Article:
When it came time to recite, that mouthfeel was profound in my recording. I concentrated my intonation on certain words and phrases, especially the stark consonant sounds and alliterations that I created in my translation. In my translation, I emphasize the duality of the poem as a mechanism to entertain; where the musicality is lost, the lyricism is gained. And I do not believe that has to be a bad thing. Most importantly, I stayed true in my translation and recording to Rosenfeld’s original meaning, as I declaimed with the usual intensity of grief and pain that he once imbued in his poem.
I suppose my final project pays homage to Rosenfeld and the work of the Sweatshop Poets—work I have come to admire since the time I began learning Yiddish. But perhaps my project is also a testament to the freedom and expanse of Yiddish-to-English translation, how it is that translators engage with popular works time and time again, and how an exchange of ideas between a translator and an author’s text progresses beyond what is immediately conceivable.
Madison (Esther) Karcs, Original children’s poems
For my final project, I wrote three children’s poems. For these poems, I wanted to make them rhyme and be simple enough that a child could repeat them or memorize them. I liked the idea of creating children’s literature because it made me feel like I was aiding in Yiddish being passed down to children and used in a thriving Yiddish culture. I wrote about an owl, using the word “ayl” for owl and playing on the phrase “ayl zikh” which means to hurry up. I also wrote about a family dinner, using the diminutives for many words which felt natural for a children’s rhyme. Lastly, I wrote about a snail and nature.
Writing Yiddish for children made the language come alive for me, because I imagined it being spoken by children and being used in daily life. Thinking of Yiddish as a language spoken by children running around on a playground together, playing in, joking around in, allowed me to look at Yiddish in a completely different way from what I had experienced learning Yiddish in a classroom. In this way, Yiddish stopped being a language of the past and I participated in it being a language of the future.
Miriam Priven, with Naomi (Elisheva) Silverman, Tum Balalaika Crankie
Miriam: This found-materials crankie is made to draw in the curiosity of viewers, especially those new to Yiddish. Without subtitles, the images themselves are a form of translation for people to find meaning in the words they are hearing sung so beautifully by Elisheva. Using a perhaps-familiar song about something so human as falling in love, I wanted to give new learners the feeling that Yiddish language is not some far away, difficult thing to approach; it’s both familiar and has curious depths to be explored.
Elisheva: This is the first Yiddish song Elisheva has sung. Having Tum Balalaika stuck in her head gave her a feeling of belonging to the culture and the language.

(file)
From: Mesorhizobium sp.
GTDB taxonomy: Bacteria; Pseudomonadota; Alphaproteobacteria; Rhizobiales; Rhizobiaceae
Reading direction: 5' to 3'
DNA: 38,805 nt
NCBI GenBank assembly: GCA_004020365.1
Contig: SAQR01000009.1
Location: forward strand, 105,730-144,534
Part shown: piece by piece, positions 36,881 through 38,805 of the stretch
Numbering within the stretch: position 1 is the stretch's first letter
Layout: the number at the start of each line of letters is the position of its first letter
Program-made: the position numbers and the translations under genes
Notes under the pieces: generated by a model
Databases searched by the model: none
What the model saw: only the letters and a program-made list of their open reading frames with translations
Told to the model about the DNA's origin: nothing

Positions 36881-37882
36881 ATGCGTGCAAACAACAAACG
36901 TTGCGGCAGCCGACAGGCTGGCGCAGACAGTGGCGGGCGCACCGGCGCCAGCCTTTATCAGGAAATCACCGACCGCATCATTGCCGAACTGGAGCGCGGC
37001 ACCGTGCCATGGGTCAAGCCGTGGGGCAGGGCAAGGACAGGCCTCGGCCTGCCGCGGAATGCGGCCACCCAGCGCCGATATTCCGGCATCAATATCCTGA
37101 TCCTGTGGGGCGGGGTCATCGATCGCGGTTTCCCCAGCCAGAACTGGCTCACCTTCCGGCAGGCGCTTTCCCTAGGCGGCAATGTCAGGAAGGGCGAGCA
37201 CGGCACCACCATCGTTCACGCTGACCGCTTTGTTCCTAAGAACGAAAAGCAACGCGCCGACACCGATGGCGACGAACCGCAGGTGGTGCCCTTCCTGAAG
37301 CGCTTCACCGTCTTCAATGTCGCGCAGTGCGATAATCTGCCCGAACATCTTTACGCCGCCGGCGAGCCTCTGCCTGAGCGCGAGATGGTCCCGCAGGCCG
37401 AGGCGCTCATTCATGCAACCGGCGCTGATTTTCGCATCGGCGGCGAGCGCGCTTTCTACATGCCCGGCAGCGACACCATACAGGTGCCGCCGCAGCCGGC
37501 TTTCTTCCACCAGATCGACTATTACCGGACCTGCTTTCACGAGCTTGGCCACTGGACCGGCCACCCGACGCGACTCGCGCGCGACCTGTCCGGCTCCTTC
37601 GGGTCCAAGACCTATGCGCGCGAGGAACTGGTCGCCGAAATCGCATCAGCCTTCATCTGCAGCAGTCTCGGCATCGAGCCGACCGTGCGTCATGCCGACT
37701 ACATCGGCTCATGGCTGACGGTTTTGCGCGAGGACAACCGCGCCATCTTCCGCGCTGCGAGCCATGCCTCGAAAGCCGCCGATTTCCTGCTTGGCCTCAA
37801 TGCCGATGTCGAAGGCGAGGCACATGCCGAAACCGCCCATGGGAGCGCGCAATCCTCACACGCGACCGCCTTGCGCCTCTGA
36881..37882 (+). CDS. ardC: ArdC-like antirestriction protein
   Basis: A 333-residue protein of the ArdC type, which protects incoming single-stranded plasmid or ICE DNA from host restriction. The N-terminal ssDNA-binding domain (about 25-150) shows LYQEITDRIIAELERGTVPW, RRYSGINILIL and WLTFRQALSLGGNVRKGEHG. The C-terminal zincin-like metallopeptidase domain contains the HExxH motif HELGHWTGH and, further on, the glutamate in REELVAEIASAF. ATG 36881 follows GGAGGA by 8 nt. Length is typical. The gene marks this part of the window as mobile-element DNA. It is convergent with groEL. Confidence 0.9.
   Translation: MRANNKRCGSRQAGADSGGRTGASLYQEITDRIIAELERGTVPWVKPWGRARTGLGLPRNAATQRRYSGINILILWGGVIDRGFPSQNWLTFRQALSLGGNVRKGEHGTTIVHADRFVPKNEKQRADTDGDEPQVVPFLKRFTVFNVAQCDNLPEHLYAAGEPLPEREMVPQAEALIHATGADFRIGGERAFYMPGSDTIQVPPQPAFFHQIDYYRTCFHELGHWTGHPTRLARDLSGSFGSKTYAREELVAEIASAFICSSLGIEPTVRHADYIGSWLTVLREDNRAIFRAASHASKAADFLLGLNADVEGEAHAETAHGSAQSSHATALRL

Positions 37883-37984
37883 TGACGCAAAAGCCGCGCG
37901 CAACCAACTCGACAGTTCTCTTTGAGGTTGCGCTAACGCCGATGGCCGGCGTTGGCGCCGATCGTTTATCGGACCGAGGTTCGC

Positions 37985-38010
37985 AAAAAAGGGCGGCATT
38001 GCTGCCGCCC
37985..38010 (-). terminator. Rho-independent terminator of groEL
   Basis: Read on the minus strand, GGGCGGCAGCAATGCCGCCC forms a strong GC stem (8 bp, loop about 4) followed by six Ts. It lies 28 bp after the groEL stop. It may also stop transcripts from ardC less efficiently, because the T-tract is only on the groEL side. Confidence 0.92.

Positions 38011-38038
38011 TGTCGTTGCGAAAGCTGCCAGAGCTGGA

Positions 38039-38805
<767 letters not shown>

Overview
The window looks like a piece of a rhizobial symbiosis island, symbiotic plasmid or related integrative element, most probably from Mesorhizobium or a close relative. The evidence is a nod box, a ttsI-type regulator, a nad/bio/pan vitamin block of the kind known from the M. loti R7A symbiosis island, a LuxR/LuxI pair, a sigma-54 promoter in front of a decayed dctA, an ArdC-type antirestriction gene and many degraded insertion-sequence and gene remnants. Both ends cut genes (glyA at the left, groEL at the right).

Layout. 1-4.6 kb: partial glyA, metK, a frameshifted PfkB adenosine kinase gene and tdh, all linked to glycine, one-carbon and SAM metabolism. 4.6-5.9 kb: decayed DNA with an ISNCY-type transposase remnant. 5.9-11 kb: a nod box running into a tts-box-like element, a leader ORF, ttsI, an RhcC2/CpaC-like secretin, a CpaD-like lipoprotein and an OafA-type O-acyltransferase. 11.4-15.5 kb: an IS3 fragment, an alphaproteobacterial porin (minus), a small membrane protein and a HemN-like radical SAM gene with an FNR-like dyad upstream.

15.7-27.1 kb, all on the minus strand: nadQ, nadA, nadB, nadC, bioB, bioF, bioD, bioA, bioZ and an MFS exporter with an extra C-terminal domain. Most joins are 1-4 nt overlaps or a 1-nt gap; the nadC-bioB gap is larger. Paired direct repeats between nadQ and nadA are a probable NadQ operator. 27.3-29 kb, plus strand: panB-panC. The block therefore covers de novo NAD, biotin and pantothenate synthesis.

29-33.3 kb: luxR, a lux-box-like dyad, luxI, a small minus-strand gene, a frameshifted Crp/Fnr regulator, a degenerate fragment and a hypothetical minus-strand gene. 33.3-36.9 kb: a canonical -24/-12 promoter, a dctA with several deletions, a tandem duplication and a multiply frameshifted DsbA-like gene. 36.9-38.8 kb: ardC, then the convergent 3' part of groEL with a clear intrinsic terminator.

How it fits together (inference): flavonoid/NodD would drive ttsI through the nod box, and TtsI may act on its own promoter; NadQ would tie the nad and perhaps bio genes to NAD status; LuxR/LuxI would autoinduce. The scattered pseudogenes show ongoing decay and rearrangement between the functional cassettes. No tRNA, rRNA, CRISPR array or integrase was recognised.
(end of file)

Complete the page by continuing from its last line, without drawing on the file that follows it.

Grace Sewell, Vera Pavlovna’s Fifth Dream: A Yiddish Story
In 1863, the Russian radical writer Nikolai Chernyshevsky published What Is to Be Done? This love story, which tracks the intellectual, sexual, and moral development of a young woman named Vera Pavlovna, became a blueprint for revolutionary political transformation. In What Is to Be Done? Vera Pavlovna’s development is mediated by four dreams, which make the circumstances of her life clear and prepare her to act in a manner that will facilitate individual growth and remake society. In her most famous fourth dream, she encounters a glorious “crystal palace” that represents the utopian future, realizing that the mysterious God-like woman who has been guiding her through her dreams is not a deity, but rather her own consciousness.
In my Yiddish short story, “Vera Pavlovna’s Fifth Dream,” I develop the themes from Chernyshevsky’s book within the context of Jewish agricultural colonization in Eastern Europe. My text centers on a young woman described as “the Jewish Vera Pavlovna,” who eagerly consumes the foundational texts of Russian political thought and shares Chernyshevsky’s vision of the relationship between art and political action. As she observes her fellow workers, she dreams of the future that they will build together – one that is secular and populated by strong farmers. Unlike Chernyshevsky’s heroine, this Vera Pavlovna’s vision centers on the Jewish protagonists she sees around her, culminating in her “creation” of a version of the “Dzhankoy” song that came out of the real Soviet Jewish farming colonies in Crimea. In the final part of the story, the narrative turns to Vera Pavlovna’s memories of her love for Beyle, whose character is taken from the real “Dzhankoy” song. This love frames Vera Pavlovna’s death and potential liberation from a prison of her own creation, bringing the possibilities of queer Yiddishkeit to the texts and histories that compose this project.
N.B. All work shared with students’ permission.